• Murray Olds is Newstalk ZB correspondent and a presenter on Sydney's 2UE.
We's just arrived back in Queenstown after walking the Routeburn Track, deep in the heart of New Zealand's South Island. We'd had the best possible time: Clear blue skies, crystal mountain streams, breathtaking scenery.
We were still on a high from the trek of a lifetime when my wife, son and I jumped into a taxi in the heart of Queenstown for the 10 minute ride to my sister's home on the other side of Lake Wakatipu.
That great mood had evaporated when we arrived 50 minutes later, after an $84 cab ride.
Our driver was apologetic but saw the funny side: "Just like Sydney, with all the traffic! And our real estate's the same, too ... million dollar houses all over the place."
And that's clearly the big problem facing the tiny town that can arguably lay claim to being the adventure capital of world tourism: It is being loved to death, a soaring popularity completely overwhelming the existing infrastructure, while local and national authorities play catch-up as they try to deliver upgrades to roads and other services to meet the booming demand.
Not so long ago, Queenstown was a winter town. The ski season was huge, but restaurants would close for a month or two in summer as owners carried out maintenance or took holidays themselves.
All that has changed. Queenstown now is a year-round town. Summer tourists are flying in for glorious bushwalks, or to throw themselves off tall bridges at the end of a bungee cord; if they survive that, there's jet boating on the river below, or paragliding off nearby mountain peaks. New Zealand wines are known around the world.
The airport is humming. In 2005, 610,000 people travelled through Queenstown Airport. Last year, that figure had soared to 1.8 million, with Air New Zealand, Qantas, Jetstar and Virgin all jostling for space on the expanded runway.
Two out of every three visitors come from Australia, but the numbers from elsewhere are soaring. So great has been the growth, the airlines have been forced to introduce double shifts.
Here-in lies the problem.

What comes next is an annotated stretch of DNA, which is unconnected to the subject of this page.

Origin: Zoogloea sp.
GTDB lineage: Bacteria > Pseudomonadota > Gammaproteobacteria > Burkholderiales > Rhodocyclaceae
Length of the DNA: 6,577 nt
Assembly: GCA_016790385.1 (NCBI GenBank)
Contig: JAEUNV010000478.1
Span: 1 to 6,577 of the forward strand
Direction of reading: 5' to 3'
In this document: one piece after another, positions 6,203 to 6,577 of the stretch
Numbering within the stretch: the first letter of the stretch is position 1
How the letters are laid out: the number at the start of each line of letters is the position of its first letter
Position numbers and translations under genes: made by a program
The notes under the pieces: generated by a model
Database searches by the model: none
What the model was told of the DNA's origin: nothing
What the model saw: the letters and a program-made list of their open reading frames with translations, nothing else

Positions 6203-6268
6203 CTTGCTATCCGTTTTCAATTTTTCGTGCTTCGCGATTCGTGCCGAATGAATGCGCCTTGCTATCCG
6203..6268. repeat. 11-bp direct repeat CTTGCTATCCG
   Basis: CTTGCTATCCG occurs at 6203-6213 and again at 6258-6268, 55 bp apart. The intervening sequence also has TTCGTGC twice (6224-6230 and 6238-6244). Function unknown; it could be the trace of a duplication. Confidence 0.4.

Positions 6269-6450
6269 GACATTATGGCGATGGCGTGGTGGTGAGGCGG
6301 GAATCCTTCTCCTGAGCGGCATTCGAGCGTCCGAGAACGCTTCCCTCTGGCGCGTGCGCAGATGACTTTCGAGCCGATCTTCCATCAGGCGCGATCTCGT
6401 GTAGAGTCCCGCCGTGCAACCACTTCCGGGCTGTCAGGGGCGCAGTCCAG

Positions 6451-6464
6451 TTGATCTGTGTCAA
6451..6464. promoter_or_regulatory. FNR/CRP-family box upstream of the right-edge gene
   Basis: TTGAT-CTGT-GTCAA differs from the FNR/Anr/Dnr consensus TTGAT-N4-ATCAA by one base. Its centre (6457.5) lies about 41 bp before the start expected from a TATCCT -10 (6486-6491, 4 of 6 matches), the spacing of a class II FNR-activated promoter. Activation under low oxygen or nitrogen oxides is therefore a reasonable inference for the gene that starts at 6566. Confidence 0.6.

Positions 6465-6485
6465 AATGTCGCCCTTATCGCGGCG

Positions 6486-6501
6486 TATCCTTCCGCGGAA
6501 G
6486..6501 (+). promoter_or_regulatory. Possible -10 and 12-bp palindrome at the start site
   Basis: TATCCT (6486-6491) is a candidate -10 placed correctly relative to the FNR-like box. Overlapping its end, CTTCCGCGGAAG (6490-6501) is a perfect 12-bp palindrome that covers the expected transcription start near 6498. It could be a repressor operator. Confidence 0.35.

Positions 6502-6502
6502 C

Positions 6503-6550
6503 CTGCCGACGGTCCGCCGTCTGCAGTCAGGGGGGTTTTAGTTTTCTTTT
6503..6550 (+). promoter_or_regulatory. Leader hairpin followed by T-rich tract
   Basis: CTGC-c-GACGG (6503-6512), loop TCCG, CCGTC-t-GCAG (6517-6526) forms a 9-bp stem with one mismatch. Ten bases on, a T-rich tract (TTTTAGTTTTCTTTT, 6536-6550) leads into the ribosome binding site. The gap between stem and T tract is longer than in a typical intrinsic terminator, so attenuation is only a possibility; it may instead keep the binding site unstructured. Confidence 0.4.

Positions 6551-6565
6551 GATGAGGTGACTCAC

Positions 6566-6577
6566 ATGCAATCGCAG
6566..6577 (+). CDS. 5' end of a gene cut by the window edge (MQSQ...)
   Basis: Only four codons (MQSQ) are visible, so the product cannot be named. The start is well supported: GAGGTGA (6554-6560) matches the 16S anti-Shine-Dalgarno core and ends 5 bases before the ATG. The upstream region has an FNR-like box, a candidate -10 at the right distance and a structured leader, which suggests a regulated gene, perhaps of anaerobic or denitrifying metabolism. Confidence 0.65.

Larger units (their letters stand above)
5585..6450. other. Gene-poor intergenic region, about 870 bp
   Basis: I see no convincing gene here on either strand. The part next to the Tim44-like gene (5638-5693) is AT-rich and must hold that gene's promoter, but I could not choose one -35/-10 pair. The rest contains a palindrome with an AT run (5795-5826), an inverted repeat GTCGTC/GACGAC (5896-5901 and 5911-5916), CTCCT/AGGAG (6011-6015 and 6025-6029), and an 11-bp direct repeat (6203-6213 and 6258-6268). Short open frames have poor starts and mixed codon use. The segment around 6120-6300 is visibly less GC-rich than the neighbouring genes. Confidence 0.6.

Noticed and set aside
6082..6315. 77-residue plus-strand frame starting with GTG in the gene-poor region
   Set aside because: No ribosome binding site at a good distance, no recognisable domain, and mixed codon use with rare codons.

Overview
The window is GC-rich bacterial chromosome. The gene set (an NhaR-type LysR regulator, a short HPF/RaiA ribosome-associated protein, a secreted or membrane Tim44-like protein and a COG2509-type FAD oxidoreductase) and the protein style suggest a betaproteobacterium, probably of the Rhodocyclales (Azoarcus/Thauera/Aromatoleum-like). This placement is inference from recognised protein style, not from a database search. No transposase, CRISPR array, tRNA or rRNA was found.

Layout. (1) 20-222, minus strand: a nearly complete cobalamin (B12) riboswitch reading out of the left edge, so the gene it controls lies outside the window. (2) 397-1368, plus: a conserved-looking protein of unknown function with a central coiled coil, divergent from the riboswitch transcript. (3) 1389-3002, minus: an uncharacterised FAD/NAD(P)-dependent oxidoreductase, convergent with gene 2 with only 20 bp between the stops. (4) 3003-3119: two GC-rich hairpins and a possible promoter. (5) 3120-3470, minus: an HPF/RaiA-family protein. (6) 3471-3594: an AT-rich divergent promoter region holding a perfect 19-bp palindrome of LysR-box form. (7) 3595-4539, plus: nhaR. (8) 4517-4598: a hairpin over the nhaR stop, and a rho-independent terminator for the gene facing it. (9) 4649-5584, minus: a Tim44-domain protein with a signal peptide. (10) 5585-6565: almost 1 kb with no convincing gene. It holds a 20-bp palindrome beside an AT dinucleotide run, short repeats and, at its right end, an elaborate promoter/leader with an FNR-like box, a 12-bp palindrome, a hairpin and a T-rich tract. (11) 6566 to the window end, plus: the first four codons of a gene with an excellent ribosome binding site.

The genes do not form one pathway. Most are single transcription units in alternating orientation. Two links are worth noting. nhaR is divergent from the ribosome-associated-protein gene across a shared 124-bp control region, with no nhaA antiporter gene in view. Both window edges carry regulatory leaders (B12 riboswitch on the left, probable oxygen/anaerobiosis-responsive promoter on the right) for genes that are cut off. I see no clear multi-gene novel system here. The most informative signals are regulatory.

The Lakes District Council says Queenstown is the fastest growing district in NZ. In 2015, Queenstown was home to about 30,000 people; next year, there'll be 6,000 more. The population has almost doubled in less than 20 years, and it is expected to double again by 2028.
Cars choke the town centre, bringing traffic to a crawl. A new bridge over the Kawarau River, replacing the ancient one-lane structure, is taking forever. There's limited cash in the kitty for road upgrades, so the council is working on a plan to provide a new bus service offering $2 tickets. But buses can go only so fast on already-congested roads.
Water quality is also a growing issue, with council working towards providing a permanently chlorinated drinking supply. Sewage treatment provides further challenges.
Tourists need places to stay so hotels are stretched, while rising rents and property prices are pushing locals out of the market. The average house price ticked past the million dollar mark last year.
There's unprecedented growth in the number of applications for residential and commercial developments, but ski-field operators are begging homeowners to rent spare bedrooms to a worker this coming winter.
Mayor Jim Boult says purpose-built worker accommodation is the answer but developers won't buy in. They're too busy planning and building high-end hotels.
Dave Williams, the editor of the local Mountain Scene newspaper, blames years of poor planning and missed opportunities. He says there's now a housing crisis in Queenstown, just as the council talks about setting up an accommodation task force to investigate ways to house visitors and workers who are arriving in ever-increasing numbers. "We need new infrastructure, but there's limited local ability to pay for it", he says.
The council is capping rate increases, but Williams is sceptical about other options suggested by locals.
How about a cap on visitor numbers? A fantasy, he says.
How about a visitor levy? A few extra dollars on an airline ticket could quickly generate hundreds of millions of dollars to put back into the local economy, but Williams doubts there's any appetite in Wellington for a new tax specific to Queenstown.
As the council prepares for another booming winter, it is doing what it can.
It has deferred millions in planned spending, deciding instead to clean public toilets more often, and increase rubbish collection. But that's unlikely to impress frustrated visitors if they're spending two hours every afternoon trying to get off a local ski field into a town that is bursting at the seams.
Murray Olds is a presenter on Sydney's 2UE. Follow him on Twitter @twomurrays